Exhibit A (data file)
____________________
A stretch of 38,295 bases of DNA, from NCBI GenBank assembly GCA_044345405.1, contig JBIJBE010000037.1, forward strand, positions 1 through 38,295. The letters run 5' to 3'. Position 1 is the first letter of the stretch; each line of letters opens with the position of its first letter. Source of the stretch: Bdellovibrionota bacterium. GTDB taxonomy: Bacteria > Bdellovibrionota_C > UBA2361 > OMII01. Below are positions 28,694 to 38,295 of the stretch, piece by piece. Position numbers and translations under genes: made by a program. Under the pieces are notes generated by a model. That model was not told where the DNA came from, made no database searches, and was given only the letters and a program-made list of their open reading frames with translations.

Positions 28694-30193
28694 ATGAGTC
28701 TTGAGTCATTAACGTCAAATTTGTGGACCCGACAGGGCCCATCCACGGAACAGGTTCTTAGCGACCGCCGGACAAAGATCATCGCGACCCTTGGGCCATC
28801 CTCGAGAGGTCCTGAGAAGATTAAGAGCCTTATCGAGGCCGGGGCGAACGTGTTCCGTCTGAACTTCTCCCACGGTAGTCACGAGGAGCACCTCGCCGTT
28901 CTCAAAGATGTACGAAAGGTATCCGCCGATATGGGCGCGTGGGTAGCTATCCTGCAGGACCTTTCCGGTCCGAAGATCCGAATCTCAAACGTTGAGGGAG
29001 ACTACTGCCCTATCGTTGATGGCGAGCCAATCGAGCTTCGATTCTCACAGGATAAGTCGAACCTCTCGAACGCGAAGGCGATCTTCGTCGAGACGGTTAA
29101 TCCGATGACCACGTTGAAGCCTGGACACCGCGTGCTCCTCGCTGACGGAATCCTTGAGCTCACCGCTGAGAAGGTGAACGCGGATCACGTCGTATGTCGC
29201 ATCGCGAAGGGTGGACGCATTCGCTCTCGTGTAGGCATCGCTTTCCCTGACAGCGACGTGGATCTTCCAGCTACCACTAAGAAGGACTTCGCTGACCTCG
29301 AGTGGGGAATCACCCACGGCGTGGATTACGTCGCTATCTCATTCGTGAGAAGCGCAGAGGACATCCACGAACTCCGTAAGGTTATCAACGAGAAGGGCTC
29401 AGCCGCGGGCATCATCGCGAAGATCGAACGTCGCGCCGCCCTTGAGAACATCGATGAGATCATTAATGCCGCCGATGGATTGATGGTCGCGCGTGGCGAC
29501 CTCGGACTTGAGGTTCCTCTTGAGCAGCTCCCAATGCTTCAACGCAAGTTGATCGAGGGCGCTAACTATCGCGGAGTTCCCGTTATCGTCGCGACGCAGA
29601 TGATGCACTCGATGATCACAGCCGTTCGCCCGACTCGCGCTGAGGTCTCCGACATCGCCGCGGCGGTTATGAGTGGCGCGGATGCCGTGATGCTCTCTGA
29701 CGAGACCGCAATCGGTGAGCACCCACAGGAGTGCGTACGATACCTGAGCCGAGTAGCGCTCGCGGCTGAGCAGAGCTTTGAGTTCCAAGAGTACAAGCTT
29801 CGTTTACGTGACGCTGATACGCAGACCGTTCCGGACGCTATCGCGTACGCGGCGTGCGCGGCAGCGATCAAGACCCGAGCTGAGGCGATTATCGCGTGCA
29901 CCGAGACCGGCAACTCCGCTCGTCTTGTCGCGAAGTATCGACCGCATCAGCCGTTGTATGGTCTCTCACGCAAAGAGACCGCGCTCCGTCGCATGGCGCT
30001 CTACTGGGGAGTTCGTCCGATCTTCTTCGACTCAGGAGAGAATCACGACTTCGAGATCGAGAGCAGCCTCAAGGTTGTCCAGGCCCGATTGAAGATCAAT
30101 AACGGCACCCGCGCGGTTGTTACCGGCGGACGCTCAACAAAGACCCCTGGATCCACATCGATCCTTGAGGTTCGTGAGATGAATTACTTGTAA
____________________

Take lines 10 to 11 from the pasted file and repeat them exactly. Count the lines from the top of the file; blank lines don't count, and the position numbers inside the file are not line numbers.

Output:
29301 AGTGGGGAATCACCCACGGCGTGGATTACGTCGCTATCTCATTCGTGAGAAGCGCAGAGGACATCCACGAACTCCGTAAGGTTATCAACGAGAAGGGCTC
29401 AGCCGCGGGCATCATCGCGAAGATCGAACGTCGCGCCGCCCTTGAGAACATCGATGAGATCATTAATGCCGCCGATGGATTGATGGTCGCGCGTGGCGAC